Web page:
Differences between immune response from young and elderly people | 24684
Journal of Cell Science & Therapy

Journal of Cell Science & Therapy
Open Access

ISSN: 2157-7013

+44 1300 500008

Differences between immune response from young and elderly people: Is immunosenescence a deterioration of the immune system?

4th World Congress on Cell Science & Stem Cell Research

June 24-26, 2014 Valencia Conference Centre, Valencia, Spain

Thais Helena Gasparoto

Scientific Tracks Abstracts: J Cell Sci Ther

Abstract :

N eutrophils are the most abundant cell type involved in the innate immune response. They are rapidly recruited to sites of injury or infection where they engulf and kill invading microorganisms. Neutrophils also have immunomodulatory function and they are involved with immune response in the cancer and autoimmune events. During the immunosenescence, neutrophils demonstrate several changes as phenotypic and functional alterations. Although many research have been developed, the pattern of neutrophils? response developed after inflammatory and microbial stimuli in the immunosenescence remains to be clarified. Our research has analyzed the profile of human and murine neutrophils from elderly and young individuals after activation with recombinant cytokines with known activation function in these cells. Expression of toll-like and IgG (CD16, CD32 and CD64) receptors, phagocytic activity, cytokine production and antimicrobial mechanisms have been evaluated. Our data show differences about neutrophils in the immunosenescence but they not necessarily demonstrate total deterioration of the immune defense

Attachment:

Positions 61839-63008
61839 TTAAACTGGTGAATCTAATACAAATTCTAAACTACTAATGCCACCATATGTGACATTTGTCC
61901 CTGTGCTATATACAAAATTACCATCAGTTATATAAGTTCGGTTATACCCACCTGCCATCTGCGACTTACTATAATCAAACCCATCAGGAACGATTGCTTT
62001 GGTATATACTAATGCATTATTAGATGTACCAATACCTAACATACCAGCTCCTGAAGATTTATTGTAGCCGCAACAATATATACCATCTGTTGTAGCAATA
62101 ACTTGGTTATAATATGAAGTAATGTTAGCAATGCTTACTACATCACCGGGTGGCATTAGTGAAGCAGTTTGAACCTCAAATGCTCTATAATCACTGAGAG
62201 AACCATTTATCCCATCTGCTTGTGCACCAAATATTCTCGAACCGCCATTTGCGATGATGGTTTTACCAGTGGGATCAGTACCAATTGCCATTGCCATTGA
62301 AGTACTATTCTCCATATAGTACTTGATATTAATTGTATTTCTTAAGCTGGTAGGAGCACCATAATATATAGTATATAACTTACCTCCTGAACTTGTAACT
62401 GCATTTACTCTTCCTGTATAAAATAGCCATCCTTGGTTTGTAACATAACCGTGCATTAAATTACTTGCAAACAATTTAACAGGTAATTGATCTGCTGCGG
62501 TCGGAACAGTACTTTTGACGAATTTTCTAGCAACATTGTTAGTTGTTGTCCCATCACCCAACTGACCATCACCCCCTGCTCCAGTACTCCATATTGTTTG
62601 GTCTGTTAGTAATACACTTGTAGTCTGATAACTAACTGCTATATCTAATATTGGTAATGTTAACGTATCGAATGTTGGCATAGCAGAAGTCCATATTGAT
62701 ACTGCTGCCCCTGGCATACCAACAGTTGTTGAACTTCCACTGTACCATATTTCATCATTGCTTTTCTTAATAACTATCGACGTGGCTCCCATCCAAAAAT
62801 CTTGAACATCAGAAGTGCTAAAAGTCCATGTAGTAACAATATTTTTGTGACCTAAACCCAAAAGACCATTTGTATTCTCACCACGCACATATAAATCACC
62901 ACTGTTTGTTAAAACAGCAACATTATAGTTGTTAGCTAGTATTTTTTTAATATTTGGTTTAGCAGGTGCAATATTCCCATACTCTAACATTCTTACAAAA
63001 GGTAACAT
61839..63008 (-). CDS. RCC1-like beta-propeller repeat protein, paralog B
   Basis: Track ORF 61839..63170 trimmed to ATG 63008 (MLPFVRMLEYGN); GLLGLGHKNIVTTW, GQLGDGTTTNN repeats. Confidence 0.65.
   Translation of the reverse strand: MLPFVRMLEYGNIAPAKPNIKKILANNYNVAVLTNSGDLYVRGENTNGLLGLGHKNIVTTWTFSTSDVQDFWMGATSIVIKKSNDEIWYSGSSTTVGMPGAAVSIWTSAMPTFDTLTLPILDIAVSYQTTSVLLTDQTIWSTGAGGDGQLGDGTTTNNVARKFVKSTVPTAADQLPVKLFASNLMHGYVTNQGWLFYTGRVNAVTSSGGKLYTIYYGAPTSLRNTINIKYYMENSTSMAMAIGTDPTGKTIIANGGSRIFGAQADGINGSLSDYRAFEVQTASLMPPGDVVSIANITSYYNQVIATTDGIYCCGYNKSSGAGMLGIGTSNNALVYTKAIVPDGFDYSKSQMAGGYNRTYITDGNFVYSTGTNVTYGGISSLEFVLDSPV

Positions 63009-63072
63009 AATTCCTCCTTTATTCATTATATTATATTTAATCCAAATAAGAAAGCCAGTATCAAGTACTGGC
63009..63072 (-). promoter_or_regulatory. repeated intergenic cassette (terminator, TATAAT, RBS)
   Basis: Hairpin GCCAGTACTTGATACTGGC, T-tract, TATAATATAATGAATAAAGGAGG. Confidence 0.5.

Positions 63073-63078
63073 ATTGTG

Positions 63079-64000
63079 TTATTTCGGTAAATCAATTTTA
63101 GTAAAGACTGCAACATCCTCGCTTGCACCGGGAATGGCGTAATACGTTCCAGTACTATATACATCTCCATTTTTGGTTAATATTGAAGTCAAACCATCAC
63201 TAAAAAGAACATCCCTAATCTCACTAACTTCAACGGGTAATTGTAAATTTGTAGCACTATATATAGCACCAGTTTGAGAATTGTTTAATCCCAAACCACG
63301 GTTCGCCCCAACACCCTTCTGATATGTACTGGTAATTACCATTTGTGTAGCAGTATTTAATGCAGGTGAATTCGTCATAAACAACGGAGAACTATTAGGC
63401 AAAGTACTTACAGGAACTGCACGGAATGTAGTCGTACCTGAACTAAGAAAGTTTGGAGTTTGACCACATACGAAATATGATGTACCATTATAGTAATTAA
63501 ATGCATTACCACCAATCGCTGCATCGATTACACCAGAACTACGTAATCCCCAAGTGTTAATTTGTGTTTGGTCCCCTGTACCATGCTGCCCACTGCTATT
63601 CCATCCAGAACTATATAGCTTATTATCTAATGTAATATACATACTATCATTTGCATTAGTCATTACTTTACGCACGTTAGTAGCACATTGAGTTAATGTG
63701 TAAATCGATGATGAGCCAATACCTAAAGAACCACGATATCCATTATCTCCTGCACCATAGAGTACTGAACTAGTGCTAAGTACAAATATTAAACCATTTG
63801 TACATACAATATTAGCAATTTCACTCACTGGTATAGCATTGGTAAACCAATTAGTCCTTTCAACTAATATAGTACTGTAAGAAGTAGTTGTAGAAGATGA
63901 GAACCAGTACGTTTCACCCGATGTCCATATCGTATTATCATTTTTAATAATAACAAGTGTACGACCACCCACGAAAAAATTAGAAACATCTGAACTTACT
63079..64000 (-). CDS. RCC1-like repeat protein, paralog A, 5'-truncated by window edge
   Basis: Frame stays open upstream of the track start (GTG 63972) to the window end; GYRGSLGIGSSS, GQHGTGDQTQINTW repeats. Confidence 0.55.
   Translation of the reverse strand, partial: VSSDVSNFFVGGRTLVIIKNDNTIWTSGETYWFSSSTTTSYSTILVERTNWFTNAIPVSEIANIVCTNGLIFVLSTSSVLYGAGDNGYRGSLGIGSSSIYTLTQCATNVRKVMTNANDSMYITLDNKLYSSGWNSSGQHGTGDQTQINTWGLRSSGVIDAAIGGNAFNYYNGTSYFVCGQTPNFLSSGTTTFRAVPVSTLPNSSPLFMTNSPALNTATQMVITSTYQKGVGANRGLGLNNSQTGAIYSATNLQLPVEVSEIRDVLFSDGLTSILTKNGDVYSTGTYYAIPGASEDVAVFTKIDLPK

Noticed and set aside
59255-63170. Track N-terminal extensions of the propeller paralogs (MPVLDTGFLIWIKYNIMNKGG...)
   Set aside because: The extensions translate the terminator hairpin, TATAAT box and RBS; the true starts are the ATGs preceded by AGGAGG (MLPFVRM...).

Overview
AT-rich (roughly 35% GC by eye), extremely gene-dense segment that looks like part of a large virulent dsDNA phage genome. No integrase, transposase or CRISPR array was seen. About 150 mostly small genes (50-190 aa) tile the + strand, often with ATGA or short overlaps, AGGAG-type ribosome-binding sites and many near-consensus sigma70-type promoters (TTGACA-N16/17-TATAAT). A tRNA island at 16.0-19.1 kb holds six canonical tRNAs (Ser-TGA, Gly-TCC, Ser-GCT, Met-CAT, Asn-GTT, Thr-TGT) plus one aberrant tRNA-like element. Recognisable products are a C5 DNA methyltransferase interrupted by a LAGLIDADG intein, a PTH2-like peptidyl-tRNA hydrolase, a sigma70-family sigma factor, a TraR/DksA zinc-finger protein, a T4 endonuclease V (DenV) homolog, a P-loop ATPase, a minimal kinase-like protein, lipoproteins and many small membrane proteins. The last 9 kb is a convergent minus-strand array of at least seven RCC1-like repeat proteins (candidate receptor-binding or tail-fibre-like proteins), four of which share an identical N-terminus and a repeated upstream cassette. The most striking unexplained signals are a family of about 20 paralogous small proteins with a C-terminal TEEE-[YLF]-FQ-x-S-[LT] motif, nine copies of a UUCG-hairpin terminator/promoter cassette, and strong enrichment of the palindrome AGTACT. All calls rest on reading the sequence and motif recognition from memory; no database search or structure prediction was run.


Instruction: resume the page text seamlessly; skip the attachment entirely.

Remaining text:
Biography :

Thais Helena Gasparato has investigated innate immune response against Candida albicans since 2001. In her master?s, she detected apoptosis of phagocytic cells induced by C. albicans isolated from HIV+, but not HIV-, patients. Upon completion of her PhD in oral biology at the University of S�o Paulo in 2009 she demonstrated that salivary and blood neutrophils from elderly individuals. Also, she has investigated the influence of immune mechanisms in the establishment and persistence of different oral diseases. The group of research that she contributes has generated data directing other investigations. In a Postdoctoral program, she investigated inflammasome and its role in cancer. Concurrently, she has studied Immunosenescence, neutrophils and immune response against Candida albicans since 2004. In the present Postdoctoral (PNPD Capes), she has investigated the role of cytokines in the immune mechanisms in the immunosenescence.